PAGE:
Why Are We Still Arguing Over the Legacy of Cherokee ‘Outlaw’ Ned Christie?

Those Who Have Benefited Most From His Story Have Never Cared About the Evidence That Vindicates Him

On the spring evening in 1887 that he arrived in Tahlequah, the capital of the Cherokee Nation, U.S. Deputy Marshal Dan Maples was fatally shot in the chest by an unknown assailant hiding in dense brush. Murders, rapes, and thefts occurred almost daily in post-Civil War Indian Territory (later the state of Oklahoma), and the death of Maples was hardly surprising.

Also unsurprising was the mythology that grew around the supposed assailant and the lawmen who pursued him, for those stories served white narratives about Indian Territory and the American West. …

America’s Hidden History of Conquest and the Meaning of the West | Zocalo Public Square • Arizona State University • Smithsonian

America’s Hidden History of Conquest and the Meaning of the West

Historian Patricia Nelson Limerick on How Invaders Came to See Themselves as Victims, Then Romanticized the Native Americans They Displaced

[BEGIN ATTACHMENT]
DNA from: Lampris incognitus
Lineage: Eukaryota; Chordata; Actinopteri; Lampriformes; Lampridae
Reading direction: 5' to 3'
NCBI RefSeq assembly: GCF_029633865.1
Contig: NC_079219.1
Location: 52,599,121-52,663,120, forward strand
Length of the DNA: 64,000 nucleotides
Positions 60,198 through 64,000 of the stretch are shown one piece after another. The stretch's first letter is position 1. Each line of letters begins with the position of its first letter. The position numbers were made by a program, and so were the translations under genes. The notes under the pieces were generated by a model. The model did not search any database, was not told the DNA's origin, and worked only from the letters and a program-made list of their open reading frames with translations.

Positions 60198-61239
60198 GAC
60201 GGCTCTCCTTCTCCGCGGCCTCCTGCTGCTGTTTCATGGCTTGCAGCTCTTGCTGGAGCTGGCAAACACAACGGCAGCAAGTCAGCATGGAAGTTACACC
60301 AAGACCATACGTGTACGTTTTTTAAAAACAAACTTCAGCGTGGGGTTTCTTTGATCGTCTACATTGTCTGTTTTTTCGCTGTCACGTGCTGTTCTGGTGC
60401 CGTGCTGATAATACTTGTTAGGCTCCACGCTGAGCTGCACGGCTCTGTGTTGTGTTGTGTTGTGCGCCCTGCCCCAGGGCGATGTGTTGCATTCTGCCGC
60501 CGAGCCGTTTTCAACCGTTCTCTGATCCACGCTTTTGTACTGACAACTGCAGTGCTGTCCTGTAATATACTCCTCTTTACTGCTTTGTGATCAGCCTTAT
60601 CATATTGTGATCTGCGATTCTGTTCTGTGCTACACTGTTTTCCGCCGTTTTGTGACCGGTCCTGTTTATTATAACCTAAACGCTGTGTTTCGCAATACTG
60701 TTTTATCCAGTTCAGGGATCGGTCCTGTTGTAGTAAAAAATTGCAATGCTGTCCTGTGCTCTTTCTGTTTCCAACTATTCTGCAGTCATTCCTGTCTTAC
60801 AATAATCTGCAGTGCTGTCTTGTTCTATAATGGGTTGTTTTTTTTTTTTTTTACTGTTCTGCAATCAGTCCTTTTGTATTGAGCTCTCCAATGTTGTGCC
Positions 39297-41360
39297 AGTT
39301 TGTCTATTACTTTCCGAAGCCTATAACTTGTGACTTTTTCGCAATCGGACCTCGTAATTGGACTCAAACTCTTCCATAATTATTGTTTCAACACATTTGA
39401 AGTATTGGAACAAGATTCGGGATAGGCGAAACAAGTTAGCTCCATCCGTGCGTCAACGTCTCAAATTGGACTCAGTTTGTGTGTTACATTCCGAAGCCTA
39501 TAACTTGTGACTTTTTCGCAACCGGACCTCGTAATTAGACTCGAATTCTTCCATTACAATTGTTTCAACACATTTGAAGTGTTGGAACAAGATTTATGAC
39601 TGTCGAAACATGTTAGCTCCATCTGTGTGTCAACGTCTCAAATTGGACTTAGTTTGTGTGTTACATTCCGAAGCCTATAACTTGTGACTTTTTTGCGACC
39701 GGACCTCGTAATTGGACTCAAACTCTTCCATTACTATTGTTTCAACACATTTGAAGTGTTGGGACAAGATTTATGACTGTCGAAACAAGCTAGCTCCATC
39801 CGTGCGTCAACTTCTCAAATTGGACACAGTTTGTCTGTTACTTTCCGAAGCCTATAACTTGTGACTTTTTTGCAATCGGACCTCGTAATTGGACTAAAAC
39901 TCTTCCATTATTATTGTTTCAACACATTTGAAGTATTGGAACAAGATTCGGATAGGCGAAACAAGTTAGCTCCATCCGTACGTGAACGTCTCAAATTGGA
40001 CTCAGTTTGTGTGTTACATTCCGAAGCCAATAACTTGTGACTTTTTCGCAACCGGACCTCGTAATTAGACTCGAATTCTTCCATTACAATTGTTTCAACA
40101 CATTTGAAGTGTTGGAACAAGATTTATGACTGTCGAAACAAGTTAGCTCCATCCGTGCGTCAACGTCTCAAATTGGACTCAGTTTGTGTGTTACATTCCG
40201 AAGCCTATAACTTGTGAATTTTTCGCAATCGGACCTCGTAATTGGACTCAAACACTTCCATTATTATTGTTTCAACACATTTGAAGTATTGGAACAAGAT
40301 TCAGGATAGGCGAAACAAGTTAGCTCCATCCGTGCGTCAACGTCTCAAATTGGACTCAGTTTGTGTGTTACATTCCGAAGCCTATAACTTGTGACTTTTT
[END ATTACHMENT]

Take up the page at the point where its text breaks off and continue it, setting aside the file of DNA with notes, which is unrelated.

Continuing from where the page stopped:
Patricia Nelson Limerick is a leading scholar of the American West, and the faculty director and chair of the board of the Center of the American West at the University …

The Real Heroes of the Overland Trail Were the Oxen | Zocalo Public Square • Arizona State University • Smithsonian

The Oxen Were the Unheralded Heroes of America’s Overland Trails

Over Long Journeys, Westward Migrants Came to Love the 'Noble' Animals They Depended on

Between 1840 and 1869, approximately 300,000 people crossed the United States on their way to settle in Oregon, find gold in California, or practice religion as they desired in …

How Basques Became Synonymous With Sheepherders in the American West | Zocalo Public Square • Arizona State University • Smithsonian

How Basques Became Synonymous With Sheepherders in the American West

Though Few Immigrants Arrived With Experience, They Created an Ethnic Economic Niche That Became a Ladder to Success

One enduring myth of the American West is that people of Basque origins or ancestry came to dominate sheepherding because of the skills they brought with them from the old …

How the Gilded Age Turned Cowboys Into ‘Adventure Heroes’ | Zocalo Public Square • Arizona State University • Smithsonian

How the Gilded Age Turned Cowboys Into ‘Adventure Heroes’

Cattle Herding May Have Been Boring and Demeaning, But It Seemed Like an Antidote to Soul-Killing Industrial Jobs

It is rare to find cowboys on the silver screen who spend much time performing the humdrum labor—herding cattle—that gave their profession its name. Westerns suggest that cowboys are …